Micron today introduced what it claims to be the industry's highest endurance, highest capacity multi-level cell (MLC) and single-level cell (SLC) NAND flash memory.
The technology, which is used for building solid state drive products, is aimed at enterprise-class companies that want to boost performance of I/O hungry applications, while maintaining the longevity they get with hard disk drives.
To achieve higher performance for transactional databases and other I/O intensive applications, enterprises often short stroke their hard disk drives, which limits the number of tracks accessed by the read/write to those on the outer edge of a drive platter. The technique increases performance, but in turn, it cuts drive capacity by as much as 90% and dramatically increases hardware costs.
Solid state drive technology offers greater performance and capacity over serial attached SCSI or Fibre Channel drives, but so far it has been mainly limited to longer lasting and higher performing SLC flash, which is far more expensive than MLC.
Micron said that by using its 34-nanometer lithography technology to increase density, it has also been able to increase write performance, or the number of write/erase cycles that can be sustained over the flash memory's life, sixfold on its MLC product and threefold on the SLC flash memory.
The sixfold performance increase translates into 30,000 write cycles on Micron's new MLC Enterprise NAND, and 300,000 write cycles on its SLC NAND flash. Normally, MLC NAND can sustain an average of 5,000 write/erase cycles, with a maximum of 10,000 write/erase cycles. SLC flash natively can sustain up to 100,000 write cycles.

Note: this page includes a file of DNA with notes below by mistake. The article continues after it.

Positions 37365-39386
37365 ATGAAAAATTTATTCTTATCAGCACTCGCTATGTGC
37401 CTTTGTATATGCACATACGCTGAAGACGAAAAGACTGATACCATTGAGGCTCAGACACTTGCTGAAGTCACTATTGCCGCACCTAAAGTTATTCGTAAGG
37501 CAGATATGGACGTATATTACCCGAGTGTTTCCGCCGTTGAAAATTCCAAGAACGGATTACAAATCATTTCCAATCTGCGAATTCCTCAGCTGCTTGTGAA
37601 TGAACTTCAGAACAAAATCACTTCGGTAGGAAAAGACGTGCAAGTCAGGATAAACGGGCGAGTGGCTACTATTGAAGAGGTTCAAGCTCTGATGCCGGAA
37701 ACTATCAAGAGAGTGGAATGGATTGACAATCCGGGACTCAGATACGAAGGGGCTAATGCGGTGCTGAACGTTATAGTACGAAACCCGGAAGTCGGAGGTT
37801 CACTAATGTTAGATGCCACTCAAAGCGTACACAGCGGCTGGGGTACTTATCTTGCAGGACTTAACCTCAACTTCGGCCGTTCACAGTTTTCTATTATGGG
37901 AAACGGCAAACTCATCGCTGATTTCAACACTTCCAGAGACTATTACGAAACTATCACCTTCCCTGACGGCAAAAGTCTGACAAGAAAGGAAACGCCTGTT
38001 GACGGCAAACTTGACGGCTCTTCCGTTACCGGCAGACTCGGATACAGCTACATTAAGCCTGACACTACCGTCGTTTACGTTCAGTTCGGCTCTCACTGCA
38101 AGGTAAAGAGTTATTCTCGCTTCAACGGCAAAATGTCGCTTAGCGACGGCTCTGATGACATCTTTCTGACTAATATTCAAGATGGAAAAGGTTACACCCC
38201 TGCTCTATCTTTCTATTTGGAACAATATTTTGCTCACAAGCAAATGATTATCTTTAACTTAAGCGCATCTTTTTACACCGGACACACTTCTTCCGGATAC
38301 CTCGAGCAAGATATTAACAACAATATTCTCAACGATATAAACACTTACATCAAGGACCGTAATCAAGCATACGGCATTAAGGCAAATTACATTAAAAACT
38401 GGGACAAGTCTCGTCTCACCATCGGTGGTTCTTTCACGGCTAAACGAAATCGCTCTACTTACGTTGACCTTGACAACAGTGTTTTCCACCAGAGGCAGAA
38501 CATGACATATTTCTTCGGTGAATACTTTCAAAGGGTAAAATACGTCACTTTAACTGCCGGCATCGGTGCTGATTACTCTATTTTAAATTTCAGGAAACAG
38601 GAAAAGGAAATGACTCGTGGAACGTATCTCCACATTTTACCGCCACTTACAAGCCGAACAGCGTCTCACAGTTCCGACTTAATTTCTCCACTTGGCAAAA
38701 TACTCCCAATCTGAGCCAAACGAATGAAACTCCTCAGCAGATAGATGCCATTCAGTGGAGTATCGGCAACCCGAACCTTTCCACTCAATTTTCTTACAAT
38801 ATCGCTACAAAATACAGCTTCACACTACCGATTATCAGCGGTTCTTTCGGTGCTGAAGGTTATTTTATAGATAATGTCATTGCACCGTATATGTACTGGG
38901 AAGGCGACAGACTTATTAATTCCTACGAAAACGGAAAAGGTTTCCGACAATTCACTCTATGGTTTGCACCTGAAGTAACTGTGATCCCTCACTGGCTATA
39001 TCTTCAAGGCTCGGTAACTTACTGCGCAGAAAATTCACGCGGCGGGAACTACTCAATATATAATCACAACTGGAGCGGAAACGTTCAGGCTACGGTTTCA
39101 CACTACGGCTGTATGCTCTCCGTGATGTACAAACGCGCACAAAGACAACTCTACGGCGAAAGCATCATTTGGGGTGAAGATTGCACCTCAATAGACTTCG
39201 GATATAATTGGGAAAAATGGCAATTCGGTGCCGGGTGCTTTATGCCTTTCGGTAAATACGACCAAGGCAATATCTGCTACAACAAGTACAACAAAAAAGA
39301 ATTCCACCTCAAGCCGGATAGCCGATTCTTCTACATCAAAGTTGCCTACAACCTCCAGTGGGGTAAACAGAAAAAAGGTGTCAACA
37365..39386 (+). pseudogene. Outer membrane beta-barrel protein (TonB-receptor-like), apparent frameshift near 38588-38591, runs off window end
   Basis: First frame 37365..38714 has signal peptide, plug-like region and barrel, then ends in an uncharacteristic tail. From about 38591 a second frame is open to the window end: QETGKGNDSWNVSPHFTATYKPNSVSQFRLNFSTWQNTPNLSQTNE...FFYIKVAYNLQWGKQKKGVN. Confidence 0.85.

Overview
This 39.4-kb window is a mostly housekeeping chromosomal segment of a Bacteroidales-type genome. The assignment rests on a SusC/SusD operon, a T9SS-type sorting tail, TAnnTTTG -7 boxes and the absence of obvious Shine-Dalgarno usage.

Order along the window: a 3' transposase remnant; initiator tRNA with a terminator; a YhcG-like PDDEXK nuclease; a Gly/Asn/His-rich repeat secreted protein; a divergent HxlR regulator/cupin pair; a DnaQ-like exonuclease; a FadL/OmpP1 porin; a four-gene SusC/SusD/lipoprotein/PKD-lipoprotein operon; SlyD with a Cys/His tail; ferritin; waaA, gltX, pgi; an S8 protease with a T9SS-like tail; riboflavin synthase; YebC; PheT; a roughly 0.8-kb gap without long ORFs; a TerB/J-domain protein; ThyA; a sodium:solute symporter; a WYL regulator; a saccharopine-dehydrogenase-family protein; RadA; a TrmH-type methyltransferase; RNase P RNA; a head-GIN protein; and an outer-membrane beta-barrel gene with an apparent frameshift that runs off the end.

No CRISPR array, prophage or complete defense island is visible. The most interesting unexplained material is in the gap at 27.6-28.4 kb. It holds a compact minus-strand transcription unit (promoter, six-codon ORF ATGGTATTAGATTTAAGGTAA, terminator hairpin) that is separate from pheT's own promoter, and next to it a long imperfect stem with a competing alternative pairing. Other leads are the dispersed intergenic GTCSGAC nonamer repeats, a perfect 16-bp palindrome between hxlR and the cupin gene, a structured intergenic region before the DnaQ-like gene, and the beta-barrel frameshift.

Micron's 32Gbit MLC and 16Gbit SLC enterprise flash chip technology can be configured into multi-die single packages enabling densities of up to 32GB for MLC and 16GB for SLC.
"This isn't a solid state disk (SSD) drive announcement," said a Micron spokeswoman. "Right now we're working with equipment manufacturers and SSD manufacturers to design products around this. You could also put these chips directly on a computer's motherboard."
Micron expects to begin volume production of the new 32-bit NAND flash technology in early 2010.
"The use of advanced NAND flash is required to achieve broad SSD adoption in enterprise applications," said Steffen Hellmold, vice president of business development at SSD controller manufacturer SandForce. "We are very excited to work with Micron and enable cost effective, reliable, high performance SSD solutions that support stringent enterprise lifecycle requirements."
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